The Biden administration’s rule reinstates these requirements in three specific ways.
First, employers are no longer required to consider only raw benefits when considering a retirement investment. Instead, “a fiduciary’s duty of prudence shall be based on factors which the fiduciary reasonably determines are relevant to an analysis of risk and return and [such] factors may include the economic effects of climate change and other ESG considerations on a particular investment or investment policy.”
Second, an employer can use ESG funds as default investment options in their retirement plan. They can’t tie financial performance to unrelated goals, which means they can’t select an underperforming impact fund. However, as long as the fund’s returns are strong, an employer can choose ESG funds as their first choice.
Finally, employers can use impact issues such as “breakeven” when choosing between equally competitive funds. The Trump-era rule required competing investments to be “economically indistinguishable” before an employer could choose based on impact issues. Given the range of data available for any investment product, this was a functionally impossible standard to meet and required scrutiny by an openly hostile regulator.
What does the Biden ESG rule mean for fiduciary duty and your investments?
The new rule reaffirms “the long-standing principle that the trustee cannot accept reduced returns or greater risks to secure collateral benefits”. In this context, however, an employer may select investments based on impact issues as long as the trustee can “prudently conclude that competing investments or investment courses of action equally serve the plan’s financial interests over the time horizon.” appropriate”. In other words, as long as competing investments are substantially similar, they don’t have to be identical.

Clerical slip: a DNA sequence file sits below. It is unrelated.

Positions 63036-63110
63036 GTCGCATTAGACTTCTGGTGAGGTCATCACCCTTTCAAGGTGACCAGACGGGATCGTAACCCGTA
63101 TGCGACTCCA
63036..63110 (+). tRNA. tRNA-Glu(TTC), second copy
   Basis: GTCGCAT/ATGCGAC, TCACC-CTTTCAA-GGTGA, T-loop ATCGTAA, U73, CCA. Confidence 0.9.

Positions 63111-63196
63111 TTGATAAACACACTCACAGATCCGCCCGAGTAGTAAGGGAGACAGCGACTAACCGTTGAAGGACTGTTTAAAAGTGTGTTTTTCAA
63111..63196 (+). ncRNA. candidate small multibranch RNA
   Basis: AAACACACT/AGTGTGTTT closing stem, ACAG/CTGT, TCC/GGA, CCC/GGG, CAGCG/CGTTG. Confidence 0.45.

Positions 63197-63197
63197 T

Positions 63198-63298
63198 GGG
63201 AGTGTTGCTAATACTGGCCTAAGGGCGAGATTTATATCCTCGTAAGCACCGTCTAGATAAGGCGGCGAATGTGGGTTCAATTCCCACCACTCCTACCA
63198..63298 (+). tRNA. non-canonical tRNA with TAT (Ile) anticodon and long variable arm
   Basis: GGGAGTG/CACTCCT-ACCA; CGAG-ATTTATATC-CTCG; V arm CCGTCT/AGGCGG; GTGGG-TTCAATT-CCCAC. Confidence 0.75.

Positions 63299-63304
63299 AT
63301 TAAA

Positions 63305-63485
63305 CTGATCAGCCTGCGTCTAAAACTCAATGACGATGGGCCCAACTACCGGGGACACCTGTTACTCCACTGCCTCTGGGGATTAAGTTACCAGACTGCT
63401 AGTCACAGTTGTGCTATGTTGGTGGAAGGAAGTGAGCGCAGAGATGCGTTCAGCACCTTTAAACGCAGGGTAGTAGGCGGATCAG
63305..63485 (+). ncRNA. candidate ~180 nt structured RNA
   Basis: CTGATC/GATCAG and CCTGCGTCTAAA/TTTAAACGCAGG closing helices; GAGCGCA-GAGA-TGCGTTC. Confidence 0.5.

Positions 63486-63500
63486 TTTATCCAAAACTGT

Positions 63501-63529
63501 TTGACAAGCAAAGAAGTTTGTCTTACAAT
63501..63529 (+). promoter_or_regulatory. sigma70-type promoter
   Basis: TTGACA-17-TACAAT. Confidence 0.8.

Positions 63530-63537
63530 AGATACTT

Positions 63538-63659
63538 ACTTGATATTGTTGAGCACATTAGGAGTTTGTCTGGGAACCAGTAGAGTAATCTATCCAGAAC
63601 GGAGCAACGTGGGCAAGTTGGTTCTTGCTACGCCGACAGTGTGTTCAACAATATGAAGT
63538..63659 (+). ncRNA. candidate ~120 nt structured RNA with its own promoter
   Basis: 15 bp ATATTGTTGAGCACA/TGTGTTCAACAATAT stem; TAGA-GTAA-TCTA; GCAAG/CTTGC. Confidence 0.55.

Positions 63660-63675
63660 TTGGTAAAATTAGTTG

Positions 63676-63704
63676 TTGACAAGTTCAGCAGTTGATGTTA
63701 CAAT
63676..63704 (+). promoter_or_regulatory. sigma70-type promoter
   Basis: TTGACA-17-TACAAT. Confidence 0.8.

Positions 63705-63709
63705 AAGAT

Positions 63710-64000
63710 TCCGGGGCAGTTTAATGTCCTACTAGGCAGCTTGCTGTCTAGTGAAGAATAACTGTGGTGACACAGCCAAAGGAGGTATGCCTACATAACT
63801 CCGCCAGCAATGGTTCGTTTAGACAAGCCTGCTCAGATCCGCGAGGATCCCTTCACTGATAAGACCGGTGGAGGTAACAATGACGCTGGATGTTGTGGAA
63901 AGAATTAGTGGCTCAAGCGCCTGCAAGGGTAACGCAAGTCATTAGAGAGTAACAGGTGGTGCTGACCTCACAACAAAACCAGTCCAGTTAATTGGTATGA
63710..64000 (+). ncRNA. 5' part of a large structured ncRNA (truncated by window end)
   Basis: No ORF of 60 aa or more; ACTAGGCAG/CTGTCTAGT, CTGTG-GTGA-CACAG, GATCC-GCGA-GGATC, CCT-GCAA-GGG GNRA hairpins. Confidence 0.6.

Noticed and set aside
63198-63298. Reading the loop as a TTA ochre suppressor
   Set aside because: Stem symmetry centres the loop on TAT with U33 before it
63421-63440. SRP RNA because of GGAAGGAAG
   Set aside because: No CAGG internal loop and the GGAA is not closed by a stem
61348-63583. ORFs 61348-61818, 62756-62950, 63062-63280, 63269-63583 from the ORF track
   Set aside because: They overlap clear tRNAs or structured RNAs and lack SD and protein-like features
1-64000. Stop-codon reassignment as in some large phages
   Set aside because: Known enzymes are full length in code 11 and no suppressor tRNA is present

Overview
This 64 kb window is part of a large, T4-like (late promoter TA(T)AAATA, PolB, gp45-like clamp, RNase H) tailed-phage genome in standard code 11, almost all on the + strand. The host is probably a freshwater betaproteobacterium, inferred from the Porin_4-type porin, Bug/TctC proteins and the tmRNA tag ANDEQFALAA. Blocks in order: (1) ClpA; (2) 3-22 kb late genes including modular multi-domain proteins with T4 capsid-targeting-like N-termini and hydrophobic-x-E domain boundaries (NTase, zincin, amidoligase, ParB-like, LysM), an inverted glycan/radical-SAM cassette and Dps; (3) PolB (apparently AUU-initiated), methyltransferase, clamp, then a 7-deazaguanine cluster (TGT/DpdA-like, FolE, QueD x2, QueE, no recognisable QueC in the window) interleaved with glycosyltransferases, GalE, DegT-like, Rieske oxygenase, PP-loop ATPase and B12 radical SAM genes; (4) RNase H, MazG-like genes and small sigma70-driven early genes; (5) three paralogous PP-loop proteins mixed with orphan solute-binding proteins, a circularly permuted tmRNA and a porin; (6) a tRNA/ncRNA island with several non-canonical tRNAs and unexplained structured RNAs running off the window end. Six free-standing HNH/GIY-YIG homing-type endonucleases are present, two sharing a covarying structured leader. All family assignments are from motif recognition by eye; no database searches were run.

The result is a mixed outcome for employers looking for ESG investment opportunities. This is a field that can have both financial and employee culture benefits for many employers. Impact investing tends to post competitive results and is highly popular with younger workers. Employers who want to seek out those returns or those employees can now.
However, there is also a significant risk of whiplash in the future. Republican politicians have emerged as openly hostile to ESG, and many national figures have made opposition to impact investment an election issue. The upshot is that employers may need to anticipate rules that change every time a new party wins the presidency, a potential headache for plan administrators who would like to think in terms of decades rather than presidential administrations.
The Biden administration has rolled back a Trump-era rule that limited investments in funds focused on environmental, social and governance issues. While employers can now freely pursue these investments, they should be careful about an issue that has become increasingly politicized in recent years.